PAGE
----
How to beat a Reckless Driving charge involving CVC 23103:
CVC 23103 is California’s Reckless Driving charge and involves mandatory jail-time for a person convicted under it. Like any crime, fighting a CVC 23103 charge takes knowledge of the law and knowledge of the defenses that work.
To figure out how to beat a CVC 23103 charge, its important to look at what the vehicle code actually says:
California Vehicle Code 23103:
As you can see, CVC 23103 can occur in an off-street public parking area (under subsection ‘b’) or on a public roadway or highway (under subsection ‘a’). The punishments for violating CVC 23103 are harsh, as spelled out in subsection ‘c’.
CVC 23103 Punishment: Jail-time and loss of Driver’s license:
A conviction for violating CVC 23103 involves mandatory jail-time: of no less than 5 days in the county jail. The good news is a crime involving county jail time can be expunged under PC1204.3. (Expungement is not available for state prison offenses.) The bad news is the person convicted of the charge will spend the time in a county jail.
Loss of Driver’s License
A person convicted of Reckless Driving can also face Driver’s Licesne suspension if the DMV determines, based on their driving record, that they are a negligent operator with a driving history that shows a license suspension is warranted. A loss of license occurs following a DMV hearing.
Defenses that work in CVC 23103 cases:
The central, defining feature of a CVC 23103 charge is that the person’s driving is “reckless,” meaning it is so dangerous that the person can be said to have acted with “wanton disregard” for the safety of those on the road. Therefore, a defense to a charge for CVC 23103 has to show that the conduct of the driver may have been stupid, or dangerous, but not to such a high level that it shows a reckless disregard for others’ safety.
Some examples of “wanton disregard” include:
-Driving 75mph through a school zone.
-Driving 125mph on a wet highway with moderate traffic, weaving between cars.
-Passing cars on a road where “no-passing” is designated where a person cannot see on-coming traffic because of hills or road obstructions.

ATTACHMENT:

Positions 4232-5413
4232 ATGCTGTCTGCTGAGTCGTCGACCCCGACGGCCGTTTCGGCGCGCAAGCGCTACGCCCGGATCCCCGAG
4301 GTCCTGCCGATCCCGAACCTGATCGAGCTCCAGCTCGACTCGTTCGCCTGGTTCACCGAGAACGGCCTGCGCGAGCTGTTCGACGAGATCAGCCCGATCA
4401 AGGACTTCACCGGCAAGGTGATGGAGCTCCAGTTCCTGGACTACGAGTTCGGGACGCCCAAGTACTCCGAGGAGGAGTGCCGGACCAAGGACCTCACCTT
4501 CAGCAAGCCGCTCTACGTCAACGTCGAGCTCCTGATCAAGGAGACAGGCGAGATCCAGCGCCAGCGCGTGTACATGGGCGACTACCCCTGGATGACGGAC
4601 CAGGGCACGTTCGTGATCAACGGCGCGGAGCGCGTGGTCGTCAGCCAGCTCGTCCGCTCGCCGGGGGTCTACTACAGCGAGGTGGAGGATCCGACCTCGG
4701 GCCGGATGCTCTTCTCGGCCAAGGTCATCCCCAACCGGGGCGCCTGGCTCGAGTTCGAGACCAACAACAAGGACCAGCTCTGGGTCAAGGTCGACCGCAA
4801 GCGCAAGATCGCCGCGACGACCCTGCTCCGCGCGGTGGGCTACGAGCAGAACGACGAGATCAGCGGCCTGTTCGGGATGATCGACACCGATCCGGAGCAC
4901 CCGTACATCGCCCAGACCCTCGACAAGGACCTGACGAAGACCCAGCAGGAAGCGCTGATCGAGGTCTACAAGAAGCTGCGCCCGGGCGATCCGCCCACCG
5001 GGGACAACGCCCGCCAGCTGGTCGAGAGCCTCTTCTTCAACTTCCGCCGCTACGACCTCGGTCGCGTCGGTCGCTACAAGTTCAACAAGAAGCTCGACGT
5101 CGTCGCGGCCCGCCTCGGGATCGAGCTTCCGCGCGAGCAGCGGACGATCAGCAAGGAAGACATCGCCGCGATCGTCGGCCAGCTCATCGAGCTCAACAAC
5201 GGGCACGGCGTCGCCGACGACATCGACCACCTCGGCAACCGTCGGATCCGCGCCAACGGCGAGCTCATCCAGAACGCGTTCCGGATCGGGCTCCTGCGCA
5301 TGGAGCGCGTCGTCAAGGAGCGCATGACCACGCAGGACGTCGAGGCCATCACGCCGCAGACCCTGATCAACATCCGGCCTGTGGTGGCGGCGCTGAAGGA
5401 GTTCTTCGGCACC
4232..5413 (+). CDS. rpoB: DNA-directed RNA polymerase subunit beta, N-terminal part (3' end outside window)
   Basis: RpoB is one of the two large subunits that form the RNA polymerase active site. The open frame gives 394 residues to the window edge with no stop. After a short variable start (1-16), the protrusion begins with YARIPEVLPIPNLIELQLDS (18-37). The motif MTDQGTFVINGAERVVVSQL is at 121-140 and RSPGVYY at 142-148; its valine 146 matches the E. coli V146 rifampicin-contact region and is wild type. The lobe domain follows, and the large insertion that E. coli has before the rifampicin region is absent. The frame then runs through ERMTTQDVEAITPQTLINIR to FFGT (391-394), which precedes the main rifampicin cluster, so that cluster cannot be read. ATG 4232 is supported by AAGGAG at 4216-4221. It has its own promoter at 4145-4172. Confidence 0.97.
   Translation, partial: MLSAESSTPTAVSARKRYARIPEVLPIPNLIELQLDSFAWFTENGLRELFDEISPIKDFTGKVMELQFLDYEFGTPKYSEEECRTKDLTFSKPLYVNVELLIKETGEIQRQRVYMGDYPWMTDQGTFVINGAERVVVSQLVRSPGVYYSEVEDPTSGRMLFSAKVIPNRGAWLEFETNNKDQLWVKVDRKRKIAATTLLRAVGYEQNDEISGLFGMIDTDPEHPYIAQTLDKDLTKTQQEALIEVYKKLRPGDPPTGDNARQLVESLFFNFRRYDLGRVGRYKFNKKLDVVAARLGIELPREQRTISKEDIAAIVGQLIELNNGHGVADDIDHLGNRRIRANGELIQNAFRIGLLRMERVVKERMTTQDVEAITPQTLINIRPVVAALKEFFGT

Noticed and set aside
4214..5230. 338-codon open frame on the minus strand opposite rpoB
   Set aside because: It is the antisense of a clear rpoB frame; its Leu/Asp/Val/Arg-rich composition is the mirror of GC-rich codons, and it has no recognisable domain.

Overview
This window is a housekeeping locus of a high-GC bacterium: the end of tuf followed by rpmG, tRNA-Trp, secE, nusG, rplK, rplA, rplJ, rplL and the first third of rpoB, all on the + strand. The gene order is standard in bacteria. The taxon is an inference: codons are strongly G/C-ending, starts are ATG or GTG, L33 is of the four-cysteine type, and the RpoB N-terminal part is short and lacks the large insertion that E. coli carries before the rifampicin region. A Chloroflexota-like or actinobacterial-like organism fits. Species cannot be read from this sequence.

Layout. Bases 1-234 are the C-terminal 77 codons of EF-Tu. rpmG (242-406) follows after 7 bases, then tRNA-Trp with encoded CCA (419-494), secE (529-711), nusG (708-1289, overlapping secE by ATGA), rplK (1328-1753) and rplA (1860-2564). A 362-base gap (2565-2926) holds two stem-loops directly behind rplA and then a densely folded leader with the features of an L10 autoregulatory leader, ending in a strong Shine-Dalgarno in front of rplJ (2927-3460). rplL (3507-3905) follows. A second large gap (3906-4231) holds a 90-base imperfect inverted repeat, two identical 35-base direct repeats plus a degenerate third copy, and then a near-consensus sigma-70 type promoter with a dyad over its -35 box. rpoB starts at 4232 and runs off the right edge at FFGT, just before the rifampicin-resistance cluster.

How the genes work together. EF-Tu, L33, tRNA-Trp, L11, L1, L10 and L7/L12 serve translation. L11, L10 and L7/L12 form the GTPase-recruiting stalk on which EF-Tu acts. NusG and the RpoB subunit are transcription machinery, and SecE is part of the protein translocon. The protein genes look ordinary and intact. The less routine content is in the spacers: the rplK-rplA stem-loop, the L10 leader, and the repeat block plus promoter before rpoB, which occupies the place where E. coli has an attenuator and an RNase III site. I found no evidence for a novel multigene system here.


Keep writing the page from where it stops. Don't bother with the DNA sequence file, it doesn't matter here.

Examples of behavior that, while dangerous, doesn’t exhibit a “wanton, reckless disregard” for safety:
-Driving 75mph through a school zone when school is not in session
-Driving 20mph over the posted speed limit when no other cars are around
Other defenses that work:
-Emergency Situation requiring the driver to drive very fast
-Conditions on the road are not like the police officer describes them in his report
-The driver involved is an expert driver and was capable of safely driving in the manner he or she was found to be driving
Other considerations for CVC 23103 Reckless Driving Defense:
CVC 23103 is a misdemeanor invovling jail-time for the accused. Consequently, the defendant has the right to a jury trial under Article 1 Section 6 of the California Constitution. This right is an important right and can be useful for the accused to assert. The California court system is crowded and has too many cases as it is…. a person asserting their right to a jury-trial can “jam” the system and push prosecutors (and sometimes judges) to accept a plea to a lesser offense that, while still involving punishment, will not involve mandatory county jail time.
Therefore, it is very important to consult with an attorney who handles criminal defense matters and understands this strategy.